Ryanair loses cross-border contract battle

No-frills airline Ryanair has lost a Belgian court case that may have wider implications for the EU as it battles over rights for cross-border workers.

A court in Charleroi ruled in favour of three Belgian employees who claimed their 2002 dismissal by Ryanair was an infringement of Belgian labour laws. The company claimed the three were hired on Irish contracts and their sacking was legal under Irish law.

The verdict came as an EU summit opens in Brussels today where the question of cross-border workers’ rights looms.

At the summit, France and Germany are expected to resist a plan designed to make it easier for companies to operate across borders by allowing them to apply the regulations of their homeland.

Opponents of the plan say it will allow companies from countries with low taxes and weaker social protection rules to undercut rivals in other EU nations with higher taxes and more stringent labour laws.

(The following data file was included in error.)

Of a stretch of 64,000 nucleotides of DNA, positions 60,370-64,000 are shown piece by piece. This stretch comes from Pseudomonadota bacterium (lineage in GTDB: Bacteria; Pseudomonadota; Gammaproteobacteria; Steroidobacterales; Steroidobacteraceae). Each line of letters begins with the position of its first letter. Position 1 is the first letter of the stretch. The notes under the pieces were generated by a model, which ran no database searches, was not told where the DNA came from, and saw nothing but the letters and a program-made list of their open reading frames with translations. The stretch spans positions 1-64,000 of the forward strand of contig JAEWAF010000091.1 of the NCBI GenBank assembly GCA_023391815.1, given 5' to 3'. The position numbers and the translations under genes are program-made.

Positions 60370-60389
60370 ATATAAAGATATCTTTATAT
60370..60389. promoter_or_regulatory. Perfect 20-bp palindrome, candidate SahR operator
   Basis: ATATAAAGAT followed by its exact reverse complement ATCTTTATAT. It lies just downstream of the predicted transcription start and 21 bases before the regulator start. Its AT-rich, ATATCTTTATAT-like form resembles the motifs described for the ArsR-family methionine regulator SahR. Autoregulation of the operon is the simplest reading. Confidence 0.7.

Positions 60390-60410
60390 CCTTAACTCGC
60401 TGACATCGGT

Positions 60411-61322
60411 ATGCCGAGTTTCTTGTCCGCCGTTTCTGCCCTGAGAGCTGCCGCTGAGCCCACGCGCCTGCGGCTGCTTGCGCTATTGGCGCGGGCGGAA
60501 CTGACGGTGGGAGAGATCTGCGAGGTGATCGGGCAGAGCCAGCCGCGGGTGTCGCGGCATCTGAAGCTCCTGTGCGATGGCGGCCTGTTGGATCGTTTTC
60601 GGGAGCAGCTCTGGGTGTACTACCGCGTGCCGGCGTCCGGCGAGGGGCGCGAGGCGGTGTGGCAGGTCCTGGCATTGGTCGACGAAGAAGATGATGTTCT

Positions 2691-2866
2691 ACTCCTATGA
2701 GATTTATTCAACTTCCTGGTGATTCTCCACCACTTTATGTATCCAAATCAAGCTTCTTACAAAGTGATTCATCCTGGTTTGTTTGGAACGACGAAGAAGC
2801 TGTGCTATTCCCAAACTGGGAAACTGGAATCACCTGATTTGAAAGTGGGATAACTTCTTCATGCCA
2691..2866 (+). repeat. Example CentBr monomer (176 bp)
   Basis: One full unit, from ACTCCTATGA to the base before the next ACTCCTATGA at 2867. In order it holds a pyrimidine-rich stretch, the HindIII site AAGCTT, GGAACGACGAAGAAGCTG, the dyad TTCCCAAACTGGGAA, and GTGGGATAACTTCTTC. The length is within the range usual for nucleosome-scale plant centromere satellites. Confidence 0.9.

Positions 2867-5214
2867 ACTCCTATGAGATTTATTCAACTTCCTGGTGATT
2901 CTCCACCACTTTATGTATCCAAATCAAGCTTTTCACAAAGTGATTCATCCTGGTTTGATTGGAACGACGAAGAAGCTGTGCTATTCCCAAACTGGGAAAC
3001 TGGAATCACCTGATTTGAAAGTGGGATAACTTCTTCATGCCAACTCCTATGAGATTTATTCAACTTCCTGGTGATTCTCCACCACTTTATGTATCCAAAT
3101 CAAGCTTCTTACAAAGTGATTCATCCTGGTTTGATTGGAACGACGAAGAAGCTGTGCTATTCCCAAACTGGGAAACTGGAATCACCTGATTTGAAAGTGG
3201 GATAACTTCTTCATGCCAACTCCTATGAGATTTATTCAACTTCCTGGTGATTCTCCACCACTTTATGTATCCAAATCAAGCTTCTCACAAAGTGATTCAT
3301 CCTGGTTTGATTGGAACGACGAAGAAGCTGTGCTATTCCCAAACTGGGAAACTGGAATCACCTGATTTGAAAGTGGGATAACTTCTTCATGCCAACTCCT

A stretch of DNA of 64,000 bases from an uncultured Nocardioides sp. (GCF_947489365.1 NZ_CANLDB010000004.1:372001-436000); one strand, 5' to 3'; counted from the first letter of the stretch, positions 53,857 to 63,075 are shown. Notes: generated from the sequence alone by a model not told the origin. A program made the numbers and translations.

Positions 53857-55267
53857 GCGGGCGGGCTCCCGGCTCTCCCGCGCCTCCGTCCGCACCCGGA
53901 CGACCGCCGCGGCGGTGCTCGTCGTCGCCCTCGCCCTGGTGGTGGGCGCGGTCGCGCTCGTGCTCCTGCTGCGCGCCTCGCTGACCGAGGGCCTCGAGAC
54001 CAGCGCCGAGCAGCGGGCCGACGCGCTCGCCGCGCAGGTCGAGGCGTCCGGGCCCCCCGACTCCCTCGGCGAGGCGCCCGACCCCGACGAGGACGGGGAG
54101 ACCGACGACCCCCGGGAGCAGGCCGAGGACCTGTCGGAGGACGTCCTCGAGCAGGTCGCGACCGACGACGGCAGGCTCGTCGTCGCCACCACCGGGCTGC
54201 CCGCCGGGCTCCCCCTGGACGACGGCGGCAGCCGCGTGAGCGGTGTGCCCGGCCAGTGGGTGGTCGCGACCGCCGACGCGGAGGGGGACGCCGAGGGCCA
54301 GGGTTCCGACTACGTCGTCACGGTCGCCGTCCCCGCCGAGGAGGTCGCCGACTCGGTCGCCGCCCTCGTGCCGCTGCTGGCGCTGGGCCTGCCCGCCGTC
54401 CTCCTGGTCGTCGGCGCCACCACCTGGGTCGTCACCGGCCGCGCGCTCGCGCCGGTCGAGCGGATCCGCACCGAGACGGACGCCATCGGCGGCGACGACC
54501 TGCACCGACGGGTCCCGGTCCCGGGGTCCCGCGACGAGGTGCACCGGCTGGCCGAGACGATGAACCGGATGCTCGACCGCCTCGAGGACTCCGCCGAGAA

Although the new proposal specifically excludes the transport sector, which is covered by other EU legislation, the Ryanair case reveals some of the conundrums facing companies and workers in an increasingly open European economy.

Under Irish law, the company argued it was within its rights to let the three cabin staff employees go after they served a one-year trial period. Lawyers for the employees claimed that under Belgian law the trial period for workers is only six months, after which they have full job protection.

Ryanair pointed out that the three signed contracts drawn up in Dublin and worked on planes that are registered in Ireland. However, the judge found that the workers were based at the company’s hub in Charleroi and therefore were entitled to the protection offered under Belgian law, and to other benefits such as holiday and overtime payments that were not given under Irish legislation.

Ryanair said it would prepare a response. The company has one month to lodge an appeal.

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